There are three key landmarks of Wat Phrathat Pha Sorn Kaew. They are Phrathat Pha Sorn Kaew Siriraj Thamma Naruemit Pagoda, Maha Viharn of the Five Buddha and Emerald Buddha Pavilion.

Phrathat Pha Sorn Kaew Siriraj Thamma Naruemit Pagoda


The pagoda enshrines the Buddha’s relics that was bestowed by Somdet Phra Sangkharat Chao Kromma Luang Wachirayannasangwon, the 19th Supreme Patriarch of Thailand. The area at the base of the pagoda contains a collection of Buddha’s teachings, and Dharma puzzle images; and provides a space for Buddhists to worship.
Phrathat Pha Sorn Pagoda was constructed with meticulous detail and magnificent design. The shape of the pagoda imitates 7 layers of lotus flowers to make merit to the Buddha. The brightly coloured pagoda is decorated with beautiful patterns made from colourful tiles, painted Thai porcelain (Benjarong bowls), ceramics, pearls, beads, crystals, and other valuable materials.
When viewing the pagoda up close, you will find glorious colours and patterns that have amazing details made from various materials that combined together into a large structure. We can learn many things from these patterns, it might be Dharma principles, Buddha’s teachings, impermanence, or anything that is hidden within the artworks and sculptures in front of you. Possibilities are infinite, depending on how you define these kaleidoscopic patterns with your own unique perception.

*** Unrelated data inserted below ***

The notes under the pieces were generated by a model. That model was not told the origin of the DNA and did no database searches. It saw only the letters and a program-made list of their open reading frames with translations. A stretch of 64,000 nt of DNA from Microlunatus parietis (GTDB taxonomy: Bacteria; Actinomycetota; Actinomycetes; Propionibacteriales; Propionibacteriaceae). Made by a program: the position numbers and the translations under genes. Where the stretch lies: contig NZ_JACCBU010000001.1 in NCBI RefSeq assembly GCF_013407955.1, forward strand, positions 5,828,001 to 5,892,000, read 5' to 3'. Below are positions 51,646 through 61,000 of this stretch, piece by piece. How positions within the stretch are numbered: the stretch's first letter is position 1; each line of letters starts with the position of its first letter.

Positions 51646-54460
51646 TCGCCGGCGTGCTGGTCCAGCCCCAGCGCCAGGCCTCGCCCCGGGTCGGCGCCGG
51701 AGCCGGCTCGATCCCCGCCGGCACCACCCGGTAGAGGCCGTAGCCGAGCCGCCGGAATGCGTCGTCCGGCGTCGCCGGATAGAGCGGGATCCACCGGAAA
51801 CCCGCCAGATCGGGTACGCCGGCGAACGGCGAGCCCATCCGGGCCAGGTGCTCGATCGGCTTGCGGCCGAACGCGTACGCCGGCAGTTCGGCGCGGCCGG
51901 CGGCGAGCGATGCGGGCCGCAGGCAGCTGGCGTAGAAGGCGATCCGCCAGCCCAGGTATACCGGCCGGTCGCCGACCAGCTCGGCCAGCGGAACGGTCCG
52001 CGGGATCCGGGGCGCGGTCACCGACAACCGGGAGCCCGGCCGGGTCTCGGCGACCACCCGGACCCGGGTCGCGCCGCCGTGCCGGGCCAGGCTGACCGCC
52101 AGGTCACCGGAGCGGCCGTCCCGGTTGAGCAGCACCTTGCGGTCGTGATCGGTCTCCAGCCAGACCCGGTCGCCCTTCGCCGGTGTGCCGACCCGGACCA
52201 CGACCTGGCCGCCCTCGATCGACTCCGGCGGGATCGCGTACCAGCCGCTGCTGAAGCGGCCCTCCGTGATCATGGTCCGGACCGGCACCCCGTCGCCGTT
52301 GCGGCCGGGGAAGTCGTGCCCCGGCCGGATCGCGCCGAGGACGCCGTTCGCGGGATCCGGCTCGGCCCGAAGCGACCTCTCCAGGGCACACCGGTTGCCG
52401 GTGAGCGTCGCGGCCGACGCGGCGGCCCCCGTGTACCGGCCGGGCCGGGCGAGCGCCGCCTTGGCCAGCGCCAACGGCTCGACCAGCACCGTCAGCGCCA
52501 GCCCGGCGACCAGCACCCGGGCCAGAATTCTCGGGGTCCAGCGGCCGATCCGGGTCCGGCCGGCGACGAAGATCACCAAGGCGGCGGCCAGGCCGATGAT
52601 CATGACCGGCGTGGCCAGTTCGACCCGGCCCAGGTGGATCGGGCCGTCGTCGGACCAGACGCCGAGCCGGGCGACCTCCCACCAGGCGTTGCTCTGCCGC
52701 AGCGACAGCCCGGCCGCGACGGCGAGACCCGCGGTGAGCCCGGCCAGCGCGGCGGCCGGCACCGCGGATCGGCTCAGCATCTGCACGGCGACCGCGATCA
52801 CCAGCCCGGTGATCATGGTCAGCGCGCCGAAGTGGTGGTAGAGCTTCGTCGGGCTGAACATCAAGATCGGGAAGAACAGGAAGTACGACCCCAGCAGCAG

Maha Viharn of the Five Buddha.


As seen in the Buddhist scriptures, the five overlapping Buddha images are called the Five Buddhas. The large white Five Buddha statue stands spectacularly against green mountains and white fog, creating an unrivaled scene. The base of the Buddha statue is measured 41 metres in width and 72 metres in length. It stands at 45 metres in height, divided into 6 levels. Level 1 and 2 have been arranged as accommodation for worshipers, and the other areas are facilities used to perform religious duties such as worshiping, listening to Dharma, and for prayers. 

Another important landmark is Sala Phra Yok Khiao (Emerald Buddha Pavilion). The airy pavilion for Dharma retreat is surrounded by large window panels, when inside; you could experience nature, the mountain’s lush greenery, and the flourishing garden with various kinds of fauna. The pavilion also enshrines the largest emerald Buddha statue in Phetchabun.

Best time to visit

According to Wannarak Siripanich, Managing Director of Kiri Pura Resort, “June is a good month to visit Phetchabun to experience the fog cloud.  During the heavy rainy season from July to September, visitors can encounter every morning waking up to the magnificent seas of mist and cloud.” Further added, “October is also a favourable time as it is the end of the rainy season, so the temperature starts to be cool and pleasant.  For those tourists who enjoy the cold, December and January are the best.  The temperature drops to 10 degrees in the morning.”

To conclude, Phetchabun is truly a province that befits its name.  “Phetcha” is a Sanskit word meaning “diamond” and “bun” means “perfect” which combination becomes “Perfect Diamond”. During this pandemic time of domestic travelling only, Phetchabun poses a perfect destination for a long weekend stay!